The Atlantic Book of Modern Plays
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The Atlantic Book of Modern Plays

By Unknown
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Book Description
Table of Contents
  • THE ATLANTIC BOOK
  • CONTENTS
    • FOREWORD
      • QUESTIONS FOR DISCUSSION IN READING THE PLAYS
    • QUESTIONS FOR DISCUSSION IN READING THE PLAYS
  • FOREWORD
  • ACKNOWLEDGMENTS
  • INTRODUCTION: ON THE READING OF PLAYS
  • THE PHILOSOPHER OF BUTTERBIGGENS[1]
  • SPREADING THE NEWS[1]
  • THE BEGGAR AND THE KING[1]
  • TIDES[1]
  • ILE
    • SCENE: CAPTAIN KEENEY'S cabin on board the steam whaling ship Atlantic Queen—a small, square compartment, about eight feet high, with a skylight in the centre looking out on the poop deck. On the left (the stern of the ship) a long bench with rough cushions is built in against the wall. In front of the bench, a table. Over the bench, several curtained portholes.
  • CAMPBELL OF KILMHOR[1]
  • THE SUN[1]
    • SCENE: A GIRL sits crouched over her knees on a stile close to a river. A MAN with a silver badge stands beside her clutching the worn top plank. THE GIRL'S level brows are drawn together; her eyes see her memories. THE MAN'S eyes see THE GIRL; he has a dark, twisted face. The bright sun shines; the quiet river flows; the cuckoo is calling; the mayflower is in bloom along the hedge that ends in the stile on the towing-path.
  • THE KNAVE OF HEARTS[1]
  • FAME AND THE POET[1]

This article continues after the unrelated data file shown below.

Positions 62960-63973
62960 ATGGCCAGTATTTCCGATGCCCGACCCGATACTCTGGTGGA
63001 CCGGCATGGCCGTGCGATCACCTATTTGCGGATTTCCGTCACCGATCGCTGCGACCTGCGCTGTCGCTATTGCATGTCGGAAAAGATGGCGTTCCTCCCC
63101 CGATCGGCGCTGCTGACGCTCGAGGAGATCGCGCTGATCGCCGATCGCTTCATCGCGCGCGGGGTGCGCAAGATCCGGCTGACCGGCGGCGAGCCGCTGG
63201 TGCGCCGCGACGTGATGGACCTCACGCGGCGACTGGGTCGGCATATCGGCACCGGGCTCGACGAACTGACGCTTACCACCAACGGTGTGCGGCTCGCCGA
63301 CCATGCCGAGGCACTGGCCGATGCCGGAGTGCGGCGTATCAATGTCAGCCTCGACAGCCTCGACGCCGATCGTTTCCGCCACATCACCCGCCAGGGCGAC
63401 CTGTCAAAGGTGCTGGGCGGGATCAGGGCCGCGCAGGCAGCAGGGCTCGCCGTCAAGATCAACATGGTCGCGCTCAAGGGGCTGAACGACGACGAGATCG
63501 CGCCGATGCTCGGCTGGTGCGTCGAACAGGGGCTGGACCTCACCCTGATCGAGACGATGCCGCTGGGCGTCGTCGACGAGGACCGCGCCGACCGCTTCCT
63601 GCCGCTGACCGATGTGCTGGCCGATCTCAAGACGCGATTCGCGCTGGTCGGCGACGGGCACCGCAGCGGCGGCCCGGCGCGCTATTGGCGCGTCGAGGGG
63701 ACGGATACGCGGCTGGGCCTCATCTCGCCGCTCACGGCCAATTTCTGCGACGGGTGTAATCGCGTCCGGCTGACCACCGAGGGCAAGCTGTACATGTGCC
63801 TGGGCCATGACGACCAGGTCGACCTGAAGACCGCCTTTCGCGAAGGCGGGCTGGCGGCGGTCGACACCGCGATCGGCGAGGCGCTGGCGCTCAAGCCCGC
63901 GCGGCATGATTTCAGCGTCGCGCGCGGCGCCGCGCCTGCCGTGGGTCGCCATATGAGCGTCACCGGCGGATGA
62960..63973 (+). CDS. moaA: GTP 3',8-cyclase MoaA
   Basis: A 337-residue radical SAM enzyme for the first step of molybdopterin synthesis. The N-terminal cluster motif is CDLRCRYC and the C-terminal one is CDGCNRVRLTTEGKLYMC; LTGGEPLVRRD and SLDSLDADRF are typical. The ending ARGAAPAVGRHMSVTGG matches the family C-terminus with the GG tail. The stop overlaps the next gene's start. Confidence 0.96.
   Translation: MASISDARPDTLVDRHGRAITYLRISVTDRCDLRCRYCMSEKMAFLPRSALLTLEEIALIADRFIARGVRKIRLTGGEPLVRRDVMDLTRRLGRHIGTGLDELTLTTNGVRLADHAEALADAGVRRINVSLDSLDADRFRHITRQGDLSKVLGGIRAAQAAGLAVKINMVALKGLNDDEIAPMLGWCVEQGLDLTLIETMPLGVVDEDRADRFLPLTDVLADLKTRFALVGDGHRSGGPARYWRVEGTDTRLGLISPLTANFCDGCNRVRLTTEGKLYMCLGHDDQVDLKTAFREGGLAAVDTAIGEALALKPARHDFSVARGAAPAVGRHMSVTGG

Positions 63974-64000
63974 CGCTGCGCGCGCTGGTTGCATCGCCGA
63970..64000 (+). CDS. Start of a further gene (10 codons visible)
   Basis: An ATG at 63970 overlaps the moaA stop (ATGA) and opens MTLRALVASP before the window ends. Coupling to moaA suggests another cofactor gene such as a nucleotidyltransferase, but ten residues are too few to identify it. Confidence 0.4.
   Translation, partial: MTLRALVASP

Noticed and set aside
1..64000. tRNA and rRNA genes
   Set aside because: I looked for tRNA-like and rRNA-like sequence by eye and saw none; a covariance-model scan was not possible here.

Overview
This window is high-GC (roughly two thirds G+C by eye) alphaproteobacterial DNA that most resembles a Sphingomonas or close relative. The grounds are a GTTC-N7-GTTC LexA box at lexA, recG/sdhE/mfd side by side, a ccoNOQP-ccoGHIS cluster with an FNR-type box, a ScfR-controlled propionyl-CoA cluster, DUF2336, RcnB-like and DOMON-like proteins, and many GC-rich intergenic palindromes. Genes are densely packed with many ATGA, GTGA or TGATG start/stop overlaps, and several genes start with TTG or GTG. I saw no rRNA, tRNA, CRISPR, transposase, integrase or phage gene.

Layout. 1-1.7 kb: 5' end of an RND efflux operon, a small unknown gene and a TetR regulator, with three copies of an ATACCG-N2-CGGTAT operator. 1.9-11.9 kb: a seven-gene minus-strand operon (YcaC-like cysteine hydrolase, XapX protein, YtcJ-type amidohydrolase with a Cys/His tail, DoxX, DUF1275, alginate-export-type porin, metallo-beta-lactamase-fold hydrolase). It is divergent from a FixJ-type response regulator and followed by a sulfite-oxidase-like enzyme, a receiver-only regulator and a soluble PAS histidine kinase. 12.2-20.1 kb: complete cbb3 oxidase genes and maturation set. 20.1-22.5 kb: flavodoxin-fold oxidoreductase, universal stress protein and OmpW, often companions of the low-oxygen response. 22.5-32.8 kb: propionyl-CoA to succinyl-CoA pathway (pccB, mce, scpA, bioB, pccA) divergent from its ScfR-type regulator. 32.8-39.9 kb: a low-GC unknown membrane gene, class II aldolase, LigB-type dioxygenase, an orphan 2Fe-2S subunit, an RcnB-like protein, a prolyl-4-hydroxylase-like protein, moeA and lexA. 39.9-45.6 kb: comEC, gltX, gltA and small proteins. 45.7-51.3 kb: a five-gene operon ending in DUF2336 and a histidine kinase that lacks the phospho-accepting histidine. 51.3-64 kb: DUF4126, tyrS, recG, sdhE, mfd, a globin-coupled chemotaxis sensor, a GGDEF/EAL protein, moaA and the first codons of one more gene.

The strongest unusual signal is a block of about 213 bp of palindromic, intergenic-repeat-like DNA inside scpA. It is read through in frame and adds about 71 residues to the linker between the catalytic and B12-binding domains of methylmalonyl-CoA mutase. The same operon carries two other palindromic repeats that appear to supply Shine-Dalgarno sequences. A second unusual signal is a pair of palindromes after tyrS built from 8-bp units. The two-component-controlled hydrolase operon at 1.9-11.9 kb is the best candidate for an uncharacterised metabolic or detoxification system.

• THE CAPTAIN OF THE GATE[1]
    • SCENE: In the cheerless hour before the dawn of a wet spring morning five gentlemen-troopers of the broken Royalist army, fagged and outworn with three long days of siege, are holding, with what strength and courage are left them, the Gatehouse of the Bridge of Cashala, which is the key to the road that leads into Connaught. The upper chamber of the Gatehouse, in which they make their stand, is a narrow, dim-lit apartment, built of stone. At one side is a small fireplace, and beside it a narrow, barred door, which leads to the stairhead. At the end of the room, gained by a single raised step, are three slit-like windows, breast-high, designed, as now used, for defense in time of war. The room is meagrely furnished, with a table on which are powder-flask, touch-box, etc., for charging guns, a stool or two, and an open keg of powder. The whole look of the place, bare and martial, but depressed, bespeaks a losing fight. On the hearth the ashes of a fire are white, and on the chimneypiece a brace of candles are guttering out.
  • GETTYSBURG[1]
    • SCENE: A woodshed, in the ell of a farm-house.
  • LONESOME-LIKE[1]
  • RIDERS TO THE SEA[1]
  • THE LAND OF HEART'S DESIRE[1]
  • THE RIDING TO LITHEND[1]
  • QUESTIONS FOR DISCUSSION IN READING THE PLAYS
  • NOTES ON THE DRAMAS AND THE DRAMATISTS
  • BIBLIOGRAPHY OF PLAYS FOR READING IN HIGH SCHOOLS
  • BOOKS ABOUT THE THEATRE, MARIONETTES AND CHILDREN'S PLAYS
  • AS TO PLAYS AND DRAMATIZATION IN SCHOOL
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